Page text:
What are stock options and how do they work? Whether you’re simply looking to invest in the stock market or the company you work for offered you employee stock options – gaining an understanding of stock options will help you identify good opportunities and stay away from bad ones.

Simply put, stock options give you the right – but not the obligation – to buy a stock at a predetermined price. When it comes to employee stock options there is a vesting period you must wait before exercising the option. But if you’re trading independently in the stock market, you can exercise your option at any point in time that makes sense for you. The goal is to buy stock options that appreciate beyond the strike price so you earn a profit by cashing in on your options.

As you’ll soon learn, though, options can get quite complicated. There are different types of options, different contract types, and more. There are tons of factors affecting whether you end up making a good investment or one you regret down the road.

Don’t worry – we’re going to talk about everything you need to know in this complete guide. You’ll learn what stock options are and how they work so you can take advantage in the workplace or the stock market.

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What Are Stock Options and How Do They Work?

So, what are stock options and how do they work? There are two scenarios in which you’ll encounter stock options:

  • When being compensated by your company
  • When trading in the stock market

While there is really no difference in the definition of these options, the manner in which they work may differ slightly. We’ll cover all this and more below. Let’s start with a quick definition of what stock options are.

What Are Stock Options?

Stock options, in general, are a contract that investors can purchase on the stock market. Or, contracts that employees can buy into as a form of compensation. The contract gives you the right to buy (or in some cases, sell) a predetermined asset at a given price before or on a given date. The quantity of that asset is also predetermined. To help simplify things, let’s take a look at the different elements of an options contract:

  • The given stock or commodity
  • The exercise price (also known as the strike price)
  • Either an expiration date or vesting period
  • The number of shares (typically sold in lots – or groups of 100)

Before we go any further, let’s clarify how company stock options work from an employee compensation perspective. Then, we’ll be able to dive deeper into the world of options from the independent trader’s perspective.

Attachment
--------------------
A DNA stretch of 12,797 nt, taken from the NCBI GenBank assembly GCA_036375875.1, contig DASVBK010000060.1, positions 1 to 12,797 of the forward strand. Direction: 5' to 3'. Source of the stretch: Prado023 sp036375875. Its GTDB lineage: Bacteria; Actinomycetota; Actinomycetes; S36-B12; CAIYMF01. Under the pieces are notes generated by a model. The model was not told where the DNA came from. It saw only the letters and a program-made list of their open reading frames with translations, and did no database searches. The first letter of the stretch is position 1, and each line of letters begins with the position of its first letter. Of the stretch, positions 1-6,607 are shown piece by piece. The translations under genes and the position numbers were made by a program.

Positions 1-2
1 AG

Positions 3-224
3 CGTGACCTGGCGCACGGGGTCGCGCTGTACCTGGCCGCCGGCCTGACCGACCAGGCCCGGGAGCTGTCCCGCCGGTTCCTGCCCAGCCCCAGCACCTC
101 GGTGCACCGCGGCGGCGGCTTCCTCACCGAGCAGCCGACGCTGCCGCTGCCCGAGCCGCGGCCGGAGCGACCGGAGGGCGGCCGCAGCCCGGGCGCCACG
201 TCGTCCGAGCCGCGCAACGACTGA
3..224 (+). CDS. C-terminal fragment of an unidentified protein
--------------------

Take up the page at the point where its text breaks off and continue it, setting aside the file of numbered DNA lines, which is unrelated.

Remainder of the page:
Employee Stock Options

Many companies that are publicly traded will offer employees stock options as a form of compensation. This is very common in startup companies where capital for salaries may be limited. The employer will offer a modest salary along with incentive stock options to help sweeten the compensation package – along with sick days and vacations days, and other perks.

Part of the reason companies love offering incentive stock options is that it aligns employees with the company’s goals. You are incentivized to raise the value of the company’s stock. But that’s not all – it helps with employee retention, too. That’s because these options typically feature a vesting period. What does this mean for you, the employee? It means you must stick around through this vesting period before your options are actually “earned”.

The specific vesting period will vary from company to company. Maybe it’s a year, maybe it’s 10 years. It’s important to read the contract carefully to make sure it makes sense for you. If you don’t want to feel stuck in your job, don’t take the deal if the vesting period is unfavorable.

How Do Stock Options Work?

Now, that you know a little more about what these contracts are – how do stock options work? More importantly, how do you actually make money from them?

There are two scenarios: once your shares are vested (or at any point when trading these contracts independently in the stock market), you can exercise your stock option contract. You will need to have the cash on hand to buy those shares – but, then you can turn around and sell them for a profit. Or, you can continue holding the shares if you suspect they will continue to rise in value over time.

The other scenario is that you can sell your options contract rather than cashing in on it. This is a great way to earn profits. Maybe you don’t have the cash on hand to actually buy the shares of stocks at the strike price and you just want to take that profit you’ve earned by investing in that contract.